Tuesday, December 29, 2020

Bit masking on x86

In theory it's pretty easy to generate a bitmask for a range of bits:

unsigned long long mask(int bits) {
  return mask = (1ull << bits) - 1;

You need to specify that the 1 being shifted is an unsigned long long otherwise it gets treated as a 32-bit int, and the code only works for the range 0..31.

However, this code fails to work on x86. For example:

#include <math.h>
#include <stdio.h>

unsigned long long shift(int x) {
    return (1ull << x) - 1;

int main() {
    printf("Value %0llx\n", shift(64));

This returns the value 0 for the result of shifting by 64 when run on x86.

The reason for this can be found in the Intel docs (Vol. 2B 4-583):

The count is masked to 5 bits (or 6 bits if in 64-bit mode and REX.W is used). The count range is limited to 0 to 31 (or 63 if 64-bit mode and REX.W is used).

The result of this is that the one is shifted by zero - ie remains unchanged - and subtracting 1 from that produces the value zero.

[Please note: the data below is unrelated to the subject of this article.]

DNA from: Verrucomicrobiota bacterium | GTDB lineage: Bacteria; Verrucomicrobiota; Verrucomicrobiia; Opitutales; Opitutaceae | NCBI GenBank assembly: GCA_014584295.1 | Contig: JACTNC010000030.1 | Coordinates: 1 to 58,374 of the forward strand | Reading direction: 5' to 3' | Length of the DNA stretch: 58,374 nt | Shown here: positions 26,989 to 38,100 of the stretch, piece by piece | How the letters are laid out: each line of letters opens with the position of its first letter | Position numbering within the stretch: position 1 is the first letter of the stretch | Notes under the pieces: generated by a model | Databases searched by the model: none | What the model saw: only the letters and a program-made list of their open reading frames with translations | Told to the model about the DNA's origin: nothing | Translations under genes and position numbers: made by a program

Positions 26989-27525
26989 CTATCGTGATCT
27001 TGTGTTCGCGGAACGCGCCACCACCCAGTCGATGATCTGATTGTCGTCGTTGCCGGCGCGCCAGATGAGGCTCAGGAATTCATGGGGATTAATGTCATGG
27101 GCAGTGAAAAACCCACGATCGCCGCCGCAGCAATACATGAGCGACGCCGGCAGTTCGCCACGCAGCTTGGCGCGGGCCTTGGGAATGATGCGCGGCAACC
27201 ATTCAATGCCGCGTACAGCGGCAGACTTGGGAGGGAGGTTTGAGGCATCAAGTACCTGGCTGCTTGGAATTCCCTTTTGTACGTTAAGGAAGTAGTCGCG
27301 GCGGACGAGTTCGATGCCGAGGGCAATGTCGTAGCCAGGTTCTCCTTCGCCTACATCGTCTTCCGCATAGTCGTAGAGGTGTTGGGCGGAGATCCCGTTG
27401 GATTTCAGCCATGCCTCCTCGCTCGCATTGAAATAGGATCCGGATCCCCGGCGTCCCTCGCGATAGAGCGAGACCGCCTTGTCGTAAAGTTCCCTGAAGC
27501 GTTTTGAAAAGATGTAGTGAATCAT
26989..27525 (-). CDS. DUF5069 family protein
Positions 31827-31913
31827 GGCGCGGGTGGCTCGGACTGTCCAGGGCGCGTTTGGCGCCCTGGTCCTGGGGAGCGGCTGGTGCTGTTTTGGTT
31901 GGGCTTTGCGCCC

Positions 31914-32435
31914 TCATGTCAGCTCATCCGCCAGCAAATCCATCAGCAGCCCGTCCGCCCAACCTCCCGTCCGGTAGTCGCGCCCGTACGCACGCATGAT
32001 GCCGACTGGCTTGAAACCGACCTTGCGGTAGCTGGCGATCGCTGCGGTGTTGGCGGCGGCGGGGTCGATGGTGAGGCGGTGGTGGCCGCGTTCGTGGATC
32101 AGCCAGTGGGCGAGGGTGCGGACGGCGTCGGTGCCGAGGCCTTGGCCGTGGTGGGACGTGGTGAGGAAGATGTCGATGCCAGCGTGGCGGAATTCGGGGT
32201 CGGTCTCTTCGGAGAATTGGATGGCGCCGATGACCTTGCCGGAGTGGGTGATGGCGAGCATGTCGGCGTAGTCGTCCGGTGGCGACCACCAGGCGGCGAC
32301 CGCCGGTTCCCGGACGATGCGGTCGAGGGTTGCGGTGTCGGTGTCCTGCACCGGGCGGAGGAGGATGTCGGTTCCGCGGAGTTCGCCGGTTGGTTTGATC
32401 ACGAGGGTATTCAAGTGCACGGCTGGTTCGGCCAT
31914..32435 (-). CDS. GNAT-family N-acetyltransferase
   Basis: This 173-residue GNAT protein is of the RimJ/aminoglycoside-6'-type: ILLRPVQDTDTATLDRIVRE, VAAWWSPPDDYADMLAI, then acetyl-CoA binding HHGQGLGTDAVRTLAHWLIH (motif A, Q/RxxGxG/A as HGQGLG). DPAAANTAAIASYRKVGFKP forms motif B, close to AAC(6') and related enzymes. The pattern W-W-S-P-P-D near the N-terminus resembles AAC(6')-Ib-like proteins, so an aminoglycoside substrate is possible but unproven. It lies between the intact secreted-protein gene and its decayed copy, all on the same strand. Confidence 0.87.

Unfortunately, this means we need a more complex bit of code that handles shifts of greater than 64 correctly:

unsigned long long mask(int bits) {
  return mask = (bits >= 64 ? -1 : (1ull << bits) - 1);

1 comment:

  1. We might determine that if there's a chance of a crash during machining. It ought to be stored in thoughts that the CNC machining process isn't free of errors, and there additionally be} some complications. There additionally be} an opportunity that the workpiece or machine additionally be} instructed in the mistaken course. As a result of such a mishap, the tool or machine parts are broken. The breakage Shower Curtains might embrace a minor reduce or screw breakage and in addition lead to severe destruction of structures.